CGNews - Bethlehem - Drugs, espionage, mixed marriages and domestic violence -- all artfully woven into messages of peace -- will be beamed into Palestinian homes this Ramadan in a rare local television soap opera. Scripted, acted, directed and produced by Palestinians in the occupied West Bank, and funded by the British government to promote Middle East peace, the 20-episode extravaganza "Shu Fi Ma Fi" ("What's Up?") started last weekend.
Broadcast into Palestinian living rooms across the territories twice nightly, six days a week during the holy fasting month, its project managers praise what they herald as revolutionary Palestinian programming.
Produced for a mere $220,000, or $11,000 per episode, the set and stunts may look cheap and shoddy to Western eyes spoiled by lavish U.S. productions, but the low-budget soap opera is a milestone for local television.
"This is the best Palestinian drama. I'm happy and pleased. I think [Palestinian viewers] will be very, very happy. This is a comedy. We don't want to make Palestinians' lives any worse", says producer Raed Othman.
Billed as a family comedy, the action takes place at a university, shifting from the girls' dormitory to the boys' and then to a cafeteria as the main players brush with love and disaster, make mistakes and learn the virtue of tolerance.
John Bell, Middle East director of Search for Common Ground, says "Shu Fi Ma Fi" will be revolutionary in helping Palestinians think about things from more than one perspective, for example mixed marriage and the stalled "road map" peace plan.
"Our goal is to reach out to the Palestinians with messages of tolerance and resolving conflict -- the shows bring these issues into daily lives", he says.
Last year Othman produced the first local soap opera, "Mazih Fi Jad" ("Joking Seriously"), but agrees that the new soap marks a distinct and ambitious improvement.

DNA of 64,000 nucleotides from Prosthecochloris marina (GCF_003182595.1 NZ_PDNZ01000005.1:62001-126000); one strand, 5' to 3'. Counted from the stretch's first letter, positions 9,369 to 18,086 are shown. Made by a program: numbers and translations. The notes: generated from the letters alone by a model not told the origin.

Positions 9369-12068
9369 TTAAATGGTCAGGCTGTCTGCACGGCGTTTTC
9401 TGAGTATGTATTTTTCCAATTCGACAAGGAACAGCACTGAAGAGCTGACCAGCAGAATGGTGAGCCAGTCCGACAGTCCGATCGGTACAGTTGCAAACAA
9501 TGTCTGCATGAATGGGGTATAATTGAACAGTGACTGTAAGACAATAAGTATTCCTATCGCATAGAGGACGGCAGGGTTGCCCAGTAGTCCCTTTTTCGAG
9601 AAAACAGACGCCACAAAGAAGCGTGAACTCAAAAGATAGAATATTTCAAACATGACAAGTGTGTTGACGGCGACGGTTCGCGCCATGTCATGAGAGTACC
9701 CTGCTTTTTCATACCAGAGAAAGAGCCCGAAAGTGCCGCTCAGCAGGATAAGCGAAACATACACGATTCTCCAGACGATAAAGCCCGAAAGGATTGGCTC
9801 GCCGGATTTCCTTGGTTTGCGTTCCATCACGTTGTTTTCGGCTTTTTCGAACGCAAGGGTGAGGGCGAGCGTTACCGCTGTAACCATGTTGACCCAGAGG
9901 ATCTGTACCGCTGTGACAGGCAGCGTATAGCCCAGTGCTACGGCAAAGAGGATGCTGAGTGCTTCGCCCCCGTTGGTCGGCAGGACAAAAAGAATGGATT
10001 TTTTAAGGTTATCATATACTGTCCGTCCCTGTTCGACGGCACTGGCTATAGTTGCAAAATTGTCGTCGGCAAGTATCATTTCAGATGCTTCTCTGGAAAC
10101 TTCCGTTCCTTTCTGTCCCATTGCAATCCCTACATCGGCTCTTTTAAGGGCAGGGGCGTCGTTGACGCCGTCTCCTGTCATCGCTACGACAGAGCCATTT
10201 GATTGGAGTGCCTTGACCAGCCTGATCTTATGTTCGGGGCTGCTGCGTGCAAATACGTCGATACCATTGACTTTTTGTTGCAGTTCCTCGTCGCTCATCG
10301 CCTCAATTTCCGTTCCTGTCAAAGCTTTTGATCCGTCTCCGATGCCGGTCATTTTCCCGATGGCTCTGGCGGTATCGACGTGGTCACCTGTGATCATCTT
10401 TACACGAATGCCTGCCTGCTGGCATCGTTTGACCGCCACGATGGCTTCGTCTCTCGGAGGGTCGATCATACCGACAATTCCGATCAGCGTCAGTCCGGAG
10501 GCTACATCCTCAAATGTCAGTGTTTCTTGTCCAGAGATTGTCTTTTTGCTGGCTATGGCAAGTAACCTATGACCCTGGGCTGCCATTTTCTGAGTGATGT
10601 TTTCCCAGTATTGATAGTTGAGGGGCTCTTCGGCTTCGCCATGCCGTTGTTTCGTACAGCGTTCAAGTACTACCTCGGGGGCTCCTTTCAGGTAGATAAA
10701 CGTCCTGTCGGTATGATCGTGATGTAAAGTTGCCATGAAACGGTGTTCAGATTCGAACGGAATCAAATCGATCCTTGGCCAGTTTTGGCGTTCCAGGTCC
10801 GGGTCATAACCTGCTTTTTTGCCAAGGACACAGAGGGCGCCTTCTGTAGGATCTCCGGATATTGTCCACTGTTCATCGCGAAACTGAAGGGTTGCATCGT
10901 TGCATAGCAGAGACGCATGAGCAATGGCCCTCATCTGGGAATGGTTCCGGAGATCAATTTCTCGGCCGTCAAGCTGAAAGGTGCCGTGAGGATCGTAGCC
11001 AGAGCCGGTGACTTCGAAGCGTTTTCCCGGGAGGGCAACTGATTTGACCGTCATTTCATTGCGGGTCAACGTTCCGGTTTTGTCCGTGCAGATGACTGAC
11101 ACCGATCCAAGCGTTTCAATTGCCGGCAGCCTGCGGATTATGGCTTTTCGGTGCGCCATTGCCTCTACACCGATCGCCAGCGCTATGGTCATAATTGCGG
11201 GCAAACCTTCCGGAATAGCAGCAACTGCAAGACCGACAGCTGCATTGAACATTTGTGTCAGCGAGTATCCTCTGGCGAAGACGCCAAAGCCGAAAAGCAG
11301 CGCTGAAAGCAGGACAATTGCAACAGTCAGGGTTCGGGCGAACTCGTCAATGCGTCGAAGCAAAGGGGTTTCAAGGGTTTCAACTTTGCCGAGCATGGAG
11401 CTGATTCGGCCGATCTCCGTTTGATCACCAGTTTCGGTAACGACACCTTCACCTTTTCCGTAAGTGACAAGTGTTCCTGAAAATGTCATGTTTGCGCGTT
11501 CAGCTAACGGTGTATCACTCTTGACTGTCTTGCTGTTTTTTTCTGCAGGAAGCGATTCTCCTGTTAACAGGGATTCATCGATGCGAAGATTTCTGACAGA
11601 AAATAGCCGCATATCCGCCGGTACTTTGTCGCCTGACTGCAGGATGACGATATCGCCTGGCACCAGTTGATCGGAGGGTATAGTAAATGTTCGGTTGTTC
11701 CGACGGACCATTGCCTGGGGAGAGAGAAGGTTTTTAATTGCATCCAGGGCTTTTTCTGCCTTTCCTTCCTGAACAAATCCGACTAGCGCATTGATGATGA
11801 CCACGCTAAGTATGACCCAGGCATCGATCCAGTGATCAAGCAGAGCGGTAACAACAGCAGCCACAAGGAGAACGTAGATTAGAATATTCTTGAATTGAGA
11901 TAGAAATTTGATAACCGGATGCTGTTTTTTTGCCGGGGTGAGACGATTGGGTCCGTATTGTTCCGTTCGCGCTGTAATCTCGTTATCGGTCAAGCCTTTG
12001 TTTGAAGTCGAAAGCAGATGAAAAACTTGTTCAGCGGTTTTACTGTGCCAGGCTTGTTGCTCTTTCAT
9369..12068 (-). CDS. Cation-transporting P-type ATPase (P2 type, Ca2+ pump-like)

"We touched on red lines, such as marriage between different religions. Not even the media speaks about this", he says, describing the head of the university in the soap as "the president we dream of."
Filmed between mid-June and mid-August in a Bethlehem house turned into a makeshift studio, the Ramadan treat runs to 20 episodes rather than last year's 13. Each episode is 40 minutes, double the length of last year's program.
Kitted out like any Western luvvie in beige linen trousers, his curls already turning salt-and-pepper grey at 35, actor Nicola Zreineh enthuses about his part as a student from a refugee camp determined to make life better for his parents.
"In Palestine, opportunities for working in TV and film production are very rare, so it was a very good opportunity", he says.
The rarity of locally made television drama exposes the lack of basic amenities that actors in the West, even in Egypt, take for granted.
There are no Palestinian studios and no drama school. Zreineh was trained by different European directors at workshops and learned the rest treading the boards on the theatre circuit for the past 10 years.
Admitting "disappointment" at the initial reaction from journalists to the trailer -- "you can't judge 20 episodes from 10 minutes" -- he was confident the greater Palestinian public would be more receptive.
"Normal Palestinians will be happy to see a Palestinian production taking place in Palestine", he explains. "Here we are raised on political issues only and in this soap opera we are talking more about social aspects of Palestinian society."
Zreineh, who earned $750 a month during filming, is now waiting for fame and adulation to roll in. "There is not so much exposure when you work in theatre and last year after the first one, when you walk in the streets everyone points at you", he grins.
At 26, the only other cinematic credit to director Rifat Adi's name is a 10-minute film made in Cairo. Faced with the tight budget, he complains about having to forego luxuries such as a real car chase to keep the soap on track.
"We don't have drama in Palestine. I wanted to make this project to offer Palestinian children and all the Palestinian people dreams", he sighs.
Othman, general director of the Ma'an network that produced "Shu Fi Ma Fi", says the purpose was to make people aware of their actions and open debate, as well as bring street culture to the screen as in the United States.
Putting battles with the tiny budget firmly in the past, Othman now hopes he can turn the soap into an Arab money spinner. "I hope we can market it outside Palestine. We are a little bit late for Ramadan but we have started to contact the Arab satellite stations and Qatar is interested", he says.
* Jennie Matthew is a journalist for Agence France, covering the Middle East region. This article is distributed by the Common Ground News Service (CGNews) and can be accessed at www.commongroundnews.org.